(Bloomberg) -- Morgan Stanley’s traders delivered first-quarter revenue that exceeded expectations as its wealth management juggernaut also got back on track — both handing a key win for its new leader Ted Pick.

Revenue from the trading business came in at $5.33 billion, cruising past analyst estimates and following the blowout earnings from Goldman Sachs Group Inc. traders. 

The wealth unit generated $6.88 billion in revenue, higher than analysts’ expectations. Net new assets in the division, a key metric tracked by Morgan Stanley watchers, were $95 billion, higher than the previous two quarters combined and in excess of what the bank needs to meet the target it has sought to grow the business.

Pick, who took the helm in January, is confronting the challenge of convincing investors he can advance the growth pace set by his predecessor, revive fortunes at the investment bank he oversaw and accelerate the expansion of its wealth-management behemoth. While the money-management business has grown steadily, executives are eager to capitalize on a reopening of capital markets that could spell more deals, trades and capital-raising business.

The bank’s stock has been the worst performer among the biggest US banks so far this year after outpacing rivals through much of the previous decade. Earnings for the quarter totaled $3.4 billion on $15.1 billion in revenue.

“As a result of strong net new asset growth, the firm has reached $7 trillion of client assets across wealth and investment management,” Pick said in a statement. 

The company’s revenue increased by more than 4% even as expense growth was capped at just over 2%. Return on equity climbed to 14.5%.

The bank’s shares were up about 3.95% to $90.43 at 10:44 a.m. in New York trading. Morgan Stanley’s stock is down 6.7% so far this year, bucking gains across the banking sector especially among its biggest peers.

The stock took a dive last week after a report in the Wall Street Journal that a cadre of US regulators are scrutinizing the firm’s efforts to prevent potential money laundering by wealthy clients. Investors have also been analyzing its ability to meet its ambitious target to attract new assets into its wealth unit and deliver promising pre-tax margins of as much as 30%.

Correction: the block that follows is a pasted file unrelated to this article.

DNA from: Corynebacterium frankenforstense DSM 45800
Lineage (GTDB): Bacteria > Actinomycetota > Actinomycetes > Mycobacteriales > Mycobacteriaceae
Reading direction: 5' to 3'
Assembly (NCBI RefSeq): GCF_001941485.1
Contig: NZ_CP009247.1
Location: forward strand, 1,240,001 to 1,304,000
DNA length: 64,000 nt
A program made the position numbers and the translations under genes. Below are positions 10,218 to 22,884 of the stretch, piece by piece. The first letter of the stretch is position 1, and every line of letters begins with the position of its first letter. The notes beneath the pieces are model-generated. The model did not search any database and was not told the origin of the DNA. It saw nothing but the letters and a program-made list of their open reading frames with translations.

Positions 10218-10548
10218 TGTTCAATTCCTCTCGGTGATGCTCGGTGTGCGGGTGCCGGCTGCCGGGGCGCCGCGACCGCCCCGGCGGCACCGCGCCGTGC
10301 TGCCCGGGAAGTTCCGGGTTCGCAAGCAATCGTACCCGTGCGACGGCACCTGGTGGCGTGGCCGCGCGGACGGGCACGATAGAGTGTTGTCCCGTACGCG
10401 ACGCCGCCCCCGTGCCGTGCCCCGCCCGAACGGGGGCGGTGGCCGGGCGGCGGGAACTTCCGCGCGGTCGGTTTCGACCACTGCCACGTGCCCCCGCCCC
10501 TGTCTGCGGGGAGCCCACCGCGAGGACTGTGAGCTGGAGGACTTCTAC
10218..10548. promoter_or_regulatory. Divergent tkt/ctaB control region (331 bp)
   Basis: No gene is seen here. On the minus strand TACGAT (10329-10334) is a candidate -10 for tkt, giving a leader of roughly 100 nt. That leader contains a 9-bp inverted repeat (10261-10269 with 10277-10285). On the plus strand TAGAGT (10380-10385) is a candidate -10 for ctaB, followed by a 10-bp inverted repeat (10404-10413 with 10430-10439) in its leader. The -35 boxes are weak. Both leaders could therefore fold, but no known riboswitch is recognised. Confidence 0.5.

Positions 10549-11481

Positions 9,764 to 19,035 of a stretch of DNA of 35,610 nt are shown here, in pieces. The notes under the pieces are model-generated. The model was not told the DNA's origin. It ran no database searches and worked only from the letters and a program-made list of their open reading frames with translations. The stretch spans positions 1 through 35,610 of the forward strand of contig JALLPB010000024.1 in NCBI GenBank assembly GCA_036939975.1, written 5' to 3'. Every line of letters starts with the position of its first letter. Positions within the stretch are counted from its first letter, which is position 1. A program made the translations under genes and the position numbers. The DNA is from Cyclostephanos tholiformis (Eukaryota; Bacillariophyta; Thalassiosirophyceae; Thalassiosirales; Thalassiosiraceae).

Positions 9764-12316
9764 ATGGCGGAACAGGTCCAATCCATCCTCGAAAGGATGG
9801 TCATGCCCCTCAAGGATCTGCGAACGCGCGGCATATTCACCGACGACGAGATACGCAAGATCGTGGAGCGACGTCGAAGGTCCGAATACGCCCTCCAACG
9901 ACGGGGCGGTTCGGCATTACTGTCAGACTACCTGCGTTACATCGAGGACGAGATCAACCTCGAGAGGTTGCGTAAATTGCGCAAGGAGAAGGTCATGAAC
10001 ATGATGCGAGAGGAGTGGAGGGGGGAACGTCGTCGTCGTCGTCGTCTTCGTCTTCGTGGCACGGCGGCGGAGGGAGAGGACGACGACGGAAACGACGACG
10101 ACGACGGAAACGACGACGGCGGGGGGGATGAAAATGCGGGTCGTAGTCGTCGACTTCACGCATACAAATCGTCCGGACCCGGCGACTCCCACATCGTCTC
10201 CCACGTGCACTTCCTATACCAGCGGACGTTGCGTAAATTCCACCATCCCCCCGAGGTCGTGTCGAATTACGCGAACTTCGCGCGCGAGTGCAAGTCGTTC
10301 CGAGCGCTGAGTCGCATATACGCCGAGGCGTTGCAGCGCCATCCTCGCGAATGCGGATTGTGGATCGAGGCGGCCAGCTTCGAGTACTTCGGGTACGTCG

Pick addressed that matter on the call as he spoke about the bank’s work tied to client monitoring. “This is not a new matter. We’ve been focused on our client onboarding and monitoring processes for a good while,” he said. “We have ongoing communications with our regulators, as all the large banks do.”

“This is about processes,” Pick said. “We have been spending time, effort and money for multiple years and it is ongoing. We’ve been on it. And the costs associated with this are largely in the expense run rate.”

Read more: Morgan Stanley’s Ted Pick Will Succeed James Gorman as CEO

Morgan Stanley’s fixed-income trading business posted $2.49 billion in revenue, compared with estimates of $2.33 billion. In equities, revenue totaled $2.84 billion. In that business, the New York-based firm has lost the crown to Goldman Sachs Group Inc. whose equities haul totaled $3.31 billion in the same period.

Fees from advising on deals came in at $461 million, compared with estimates of $510 million. Equity-underwriting revenue rose to $430 million as the return of public listings and secondary offerings raised banker hopes for a reopening of those markets.

Despite advisory revenue falling behind its chief rivals, Morgan Stanley Chief Financial Officer Sharon Yeshaya pointed to the bank’s prominent standing in recently announced deals. 

“Backlogs are building and we’re seeing sponsor activity pick up,” she said. “We’re in a great position.”

--With assistance from Keith Gerstein.

(Updates with CEO comments starting in the 10th paragraph.)

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